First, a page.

In early September, the prime ministers of Poland, Estonia, Lithuania and Latvia agreed on a joint regional position on limiting the possibility of Russians traveling to the European Union.
The initiative aims to mobilize the remaining Member States of the European Union and its institutions to adopt a common position on restricting, other than absolutely necessary, travel by Russian citizens.
– explains the Ministry of Interior and Administration.
Antanas Montvydas, deputy head of the Lithuanian State Border Service (VSAT) added that 1,461 Russians crossed the border at the same time, two times less than a week ago.
There were no incidents at the border between officers and people who were not admitted. Russian citizens understand our decisions and turn back.
Montvydas told the Lithuanian public broadcaster LRT.
According to VSAT data, as of Monday, Latvia has refused to let three Russian citizens in, and Estonia – about 10.
Lithuania, Latvia and Estonia have been restricting entry to their territory for citizens of Russia with Schengen visas since Monday. The authorities explain the decision, among others fear for national security and the moral aspect related to the war in Ukraine waged by Moscow.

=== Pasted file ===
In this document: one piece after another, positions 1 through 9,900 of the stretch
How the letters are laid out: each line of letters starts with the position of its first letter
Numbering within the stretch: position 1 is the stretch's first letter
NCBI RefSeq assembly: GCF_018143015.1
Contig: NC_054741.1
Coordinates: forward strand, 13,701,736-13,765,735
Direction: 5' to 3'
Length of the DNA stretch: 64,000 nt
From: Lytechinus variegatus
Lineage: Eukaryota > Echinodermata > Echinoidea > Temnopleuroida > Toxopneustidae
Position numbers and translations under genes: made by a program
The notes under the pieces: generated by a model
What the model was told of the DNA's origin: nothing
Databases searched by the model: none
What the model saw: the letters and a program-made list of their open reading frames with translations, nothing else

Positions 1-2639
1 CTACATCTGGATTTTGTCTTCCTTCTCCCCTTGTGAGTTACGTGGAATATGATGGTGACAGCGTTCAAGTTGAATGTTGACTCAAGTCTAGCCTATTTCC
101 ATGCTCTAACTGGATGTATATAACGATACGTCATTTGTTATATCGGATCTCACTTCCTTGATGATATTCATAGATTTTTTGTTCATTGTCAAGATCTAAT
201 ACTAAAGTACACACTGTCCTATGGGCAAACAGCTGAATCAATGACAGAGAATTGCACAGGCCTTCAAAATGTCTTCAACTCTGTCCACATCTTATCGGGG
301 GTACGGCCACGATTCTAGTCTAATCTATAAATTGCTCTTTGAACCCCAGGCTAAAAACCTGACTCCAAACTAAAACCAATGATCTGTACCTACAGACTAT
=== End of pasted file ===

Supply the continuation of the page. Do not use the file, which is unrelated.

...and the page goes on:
Entry restrictions apply to Russian citizens, holders of short-stay Schengen visas who travel for purposes other than essential, e.g. for tourist purposes. The regulations, which came into force on September 19 in the three Baltic countries, provide for a number of exceptions, including humanitarian visits.
Restrictions on the entry of Russians to Poland
According to the regulation published in the Journal of Laws, Russians traveling for tourist, cultural, sports and business purposes will not be able to come to Poland from outside the EU’s external border. It is about an amendment to the ordinance of the Ministry of Interior and Administration on the temporary suspension or restriction of border traffic at certain border crossing points.
The restrictions will apply to Russians at all border crossings, and from September 26 also at airports and seaports.
The amendment comes into force on the day of its publication in the Journal of Laws. The later deadline for restrictions at airports and seaports (September 26) is expected to allow carriers to adapt to the new regulations.
The explanatory memorandum explains that if the carrier takes on board a person who does not have the right to enter the EU through the Polish border crossing, he will be obliged to transport them at his own expense.
The new restrictions do not mean a complete entry ban for Russians. The exceptions agreed by Poland and the Baltic states are upheld and are aimed at, inter alia, continuing to support opponents of Russian President Vladimir Putin. The exceptions include dissidents, humanitarian cases, as well as residence permit holders, transport drivers and members of diplomatic missions.
Additionally, in special cases, the commanding officer of the Border Guard post, after obtaining the consent of the Commander-in-Chief of the Border Guard, may allow foreigners to enter the territory of Poland.
Source: Niezalezna.pl, PAP